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How much pressure can a MoBo hold?


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#1
Parameter

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It's 1:40 AM an I just quit trying to build the PC today. :)

I've experienced an issue I would've never thought I'll ever experience. I thought there are some standards that all ATX components must follow, but it seems either ASUS or Thermaltake don't really care about them ... or I'm doing something wrong.

The thing is, after spending almost an hour figuring out the purpose of the small metal pieces standing out of the I/O shield (turns out there is none so I broke them off), I can only fit the MoBo's ports through the I/O shield if I lift it a bit. Now, this wouldn't usually be a problem if it wasn't for the fact that now I can't reach the screw hole in the case through the MoBo with an 6-32 screw :)

Now, I can fit the three screws on the right side (as in - the opposite of the back of the PC), but the amount of pressure I wouldd have to use to literally (!) bend the MoBo down to use the screw holes right next to the I/O ports doesn't feel right to me (and most likely someone who wrote "do not overtighten the screws, it can damage the board" in the manual) so that's the point where I decided to come here instead.

Question - What the...? In my previous PC, I didn't have the problem as:
1. I've had these... bolts (?) at the bottom of the MoBo (or the trey...?) which held it a bit above the tray anyway.
2. I didn't had to use an I/O shield as there were no additional ports than they were holes in the original "shield" in the case.

What can I do now? I'd really like to avoid not using the I/O shield. The two things that come to my mind are:
1. To just use longer screws (how brilliant :yes: ).
2. To ditch the 6-32 screws and use M3 screws which happen to perfectly fit to the M-F stand offs, which also came with the case.

Call me stupid, but aren't the stand-offs SUPPOSED to be used? If you read this and do a facepalm thinking "how come he not think of using stand offs" - feel free to share your thought, it would already be helpful.

:unsure:
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#2
Amst3rDamag3

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Pics would be very helpful,
giving the specs of the case and board wouldn;t hurt either :unsure:

And might I suggest you look at it again when you're rested and awake?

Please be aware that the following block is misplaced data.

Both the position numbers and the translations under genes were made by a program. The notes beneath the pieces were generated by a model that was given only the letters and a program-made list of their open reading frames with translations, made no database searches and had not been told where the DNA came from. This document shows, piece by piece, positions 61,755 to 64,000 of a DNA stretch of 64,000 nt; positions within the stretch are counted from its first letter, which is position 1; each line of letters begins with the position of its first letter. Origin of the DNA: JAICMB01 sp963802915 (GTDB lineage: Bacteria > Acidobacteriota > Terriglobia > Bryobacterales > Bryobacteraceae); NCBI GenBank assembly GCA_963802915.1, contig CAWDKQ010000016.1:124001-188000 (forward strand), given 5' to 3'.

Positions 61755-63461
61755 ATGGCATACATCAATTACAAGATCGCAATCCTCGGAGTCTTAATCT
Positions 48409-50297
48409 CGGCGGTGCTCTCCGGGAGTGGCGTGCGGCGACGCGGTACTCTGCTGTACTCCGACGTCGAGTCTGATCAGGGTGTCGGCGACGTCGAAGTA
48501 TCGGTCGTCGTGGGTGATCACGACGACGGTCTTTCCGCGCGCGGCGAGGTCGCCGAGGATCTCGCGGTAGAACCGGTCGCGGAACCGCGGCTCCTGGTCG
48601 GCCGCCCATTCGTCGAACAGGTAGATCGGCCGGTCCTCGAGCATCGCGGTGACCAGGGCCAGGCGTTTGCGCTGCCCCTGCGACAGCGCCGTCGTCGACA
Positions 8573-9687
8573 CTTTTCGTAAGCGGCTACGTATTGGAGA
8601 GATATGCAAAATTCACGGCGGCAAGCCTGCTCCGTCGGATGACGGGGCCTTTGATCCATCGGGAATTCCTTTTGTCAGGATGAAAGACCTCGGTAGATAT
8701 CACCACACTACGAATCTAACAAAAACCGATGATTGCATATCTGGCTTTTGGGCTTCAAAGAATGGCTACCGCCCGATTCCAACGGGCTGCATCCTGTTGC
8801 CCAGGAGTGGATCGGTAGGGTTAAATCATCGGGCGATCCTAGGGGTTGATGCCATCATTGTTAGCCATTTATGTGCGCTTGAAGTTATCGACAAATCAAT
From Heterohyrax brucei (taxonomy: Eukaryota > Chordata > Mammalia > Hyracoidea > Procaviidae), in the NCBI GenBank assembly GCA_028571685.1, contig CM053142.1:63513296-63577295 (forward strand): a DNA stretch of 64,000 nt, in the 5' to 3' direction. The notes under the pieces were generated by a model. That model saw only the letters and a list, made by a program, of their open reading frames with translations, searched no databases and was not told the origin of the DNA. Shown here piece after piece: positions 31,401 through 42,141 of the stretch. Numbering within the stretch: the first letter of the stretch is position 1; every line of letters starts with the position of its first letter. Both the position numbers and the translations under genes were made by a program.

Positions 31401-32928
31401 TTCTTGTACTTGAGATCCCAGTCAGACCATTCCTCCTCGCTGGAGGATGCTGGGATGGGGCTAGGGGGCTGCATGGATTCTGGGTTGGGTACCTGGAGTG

Good luck :)


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#3
Parameter

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Pics would be very helpful,
giving the specs of the case and board wouldn;t hurt either :)

And might I suggest you look at it again when you're rested and awake?


Good luck :)

:yes: So it's not the standoffs after all? I though I'll find 10 people here saying "of course you have to use stand-offs" ;)

Anyway (before I start making pics), the case is a Thermaltake Element S (with NO removable tray) and the MoBo is an ASUS P7H55.

Basically, when I lay it down on the (non-removable) trey (without any stand offs), the I/O ports are lower than the I/O shield and it (the MoBo) has to be lifted in order for the ports to fit through the shield, but then I can't screw it to the tray otherwise I would break off all ports since the MobO is lifted (~1 cm).

------------EDIT-----------

After some quick Googling I confirmed my theory - should've used the stand offs. Here's the first site I've found:
http://biorobots.cwr...comp/mountmobo/

Although in my case, the stand offs look like that:

Posted Image

Basically, that will most likely solve the issue, I'll let you know if that's the case.

BTW, is it THAT obvious that neither the case, nor the MB manufacturer decided not to mention it in any manual even though the case manufacturer went so far to use pictures and instructions on how to install an expansion card? :unsure:

Edited by Parameter, 02 September 2011 - 03:49 AM.

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#4
phillpower2

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FWIW Parameter case manufacturers provide stand offs and not MB manufacturers or suppliers.
This is because the case manufacturers know whether or not stand offs will be required, a bonus for the MB manufactures/suppliers as it keeps their costs down.
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#5
Neil Jones

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The lengths and types of the standoffs vary depending on the case. In some cases if they have raised "mounts" there is no need for a stand-off on a raised mount.

The boards themselves are relatively flexible, but if you have to really force something to make it fit, you're doing something wrong. Nothing in a PC case needs to be forced.
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